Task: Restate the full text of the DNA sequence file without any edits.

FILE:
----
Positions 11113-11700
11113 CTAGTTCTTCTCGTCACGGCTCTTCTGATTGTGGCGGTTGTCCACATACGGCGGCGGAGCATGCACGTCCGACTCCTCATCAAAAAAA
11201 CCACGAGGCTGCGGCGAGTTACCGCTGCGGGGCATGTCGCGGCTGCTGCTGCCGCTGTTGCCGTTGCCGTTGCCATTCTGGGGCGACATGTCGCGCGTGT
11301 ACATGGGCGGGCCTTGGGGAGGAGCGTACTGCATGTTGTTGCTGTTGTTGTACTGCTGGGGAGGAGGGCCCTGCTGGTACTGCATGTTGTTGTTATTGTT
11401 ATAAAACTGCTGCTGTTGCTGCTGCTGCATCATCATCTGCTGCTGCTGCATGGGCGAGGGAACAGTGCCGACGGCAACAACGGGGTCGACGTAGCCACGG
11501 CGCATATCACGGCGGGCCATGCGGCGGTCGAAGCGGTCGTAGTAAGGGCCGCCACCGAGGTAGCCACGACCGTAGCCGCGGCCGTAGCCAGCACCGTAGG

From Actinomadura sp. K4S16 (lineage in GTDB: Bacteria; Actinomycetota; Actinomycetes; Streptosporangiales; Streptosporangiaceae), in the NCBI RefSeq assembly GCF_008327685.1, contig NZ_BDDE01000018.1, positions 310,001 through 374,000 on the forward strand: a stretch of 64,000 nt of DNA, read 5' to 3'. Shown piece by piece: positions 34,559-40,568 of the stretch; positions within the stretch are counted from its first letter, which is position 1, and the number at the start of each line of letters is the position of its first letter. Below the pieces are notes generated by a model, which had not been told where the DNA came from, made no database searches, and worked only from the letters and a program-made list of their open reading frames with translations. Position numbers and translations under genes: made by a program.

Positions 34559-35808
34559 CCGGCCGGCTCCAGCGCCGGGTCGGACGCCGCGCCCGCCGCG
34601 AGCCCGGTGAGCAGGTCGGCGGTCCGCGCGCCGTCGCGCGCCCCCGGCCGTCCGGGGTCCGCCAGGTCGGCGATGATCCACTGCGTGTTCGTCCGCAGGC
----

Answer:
Positions 11113-11700
11113 CTAGTTCTTCTCGTCACGGCTCTTCTGATTGTGGCGGTTGTCCACATACGGCGGCGGAGCATGCACGTCCGACTCCTCATCAAAAAAA
11201 CCACGAGGCTGCGGCGAGTTACCGCTGCGGGGCATGTCGCGGCTGCTGCTGCCGCTGTTGCCGTTGCCGTTGCCATTCTGGGGCGACATGTCGCGCGTGT
11301 ACATGGGCGGGCCTTGGGGAGGAGCGTACTGCATGTTGTTGCTGTTGTTGTACTGCTGGGGAGGAGGGCCCTGCTGGTACTGCATGTTGTTGTTATTGTT
11401 ATAAAACTGCTGCTGTTGCTGCTGCTGCATCATCATCTGCTGCTGCTGCATGGGCGAGGGAACAGTGCCGACGGCAACAACGGGGTCGACGTAGCCACGG
11501 CGCATATCACGGCGGGCCATGCGGCGGTCGAAGCGGTCGTAGTAAGGGCCGCCACCGAGGTAGCCACGACCGTAGCCGCGGCCGTAGCCAGCACCGTAGG

From Actinomadura sp. K4S16 (lineage in GTDB: Bacteria; Actinomycetota; Actinomycetes; Streptosporangiales; Streptosporangiaceae), in the NCBI RefSeq assembly GCF_008327685.1, contig NZ_BDDE01000018.1, positions 310,001 through 374,000 on the forward strand: a stretch of 64,000 nt of DNA, read 5' to 3'. Shown piece by piece: positions 34,559-40,568 of the stretch; positions within the stretch are counted from its first letter, which is position 1, and the number at the start of each line of letters is the position of its first letter. Below the pieces are notes generated by a model, which had not been told where the DNA came from, made no database searches, and worked only from the letters and a program-made list of their open reading frames with translations. Position numbers and translations under genes: made by a program.

Positions 34559-35808
34559 CCGGCCGGCTCCAGCGCCGGGTCGGACGCCGCGCCCGCCGCG
34601 AGCCCGGTGAGCAGGTCGGCGGTCCGCGCGCCGTCGCGCGCCCCCGGCCGTCCGGGGTCCGCCAGGTCGGCGATGATCCACTGCGTGTTCGTCCGCAGGC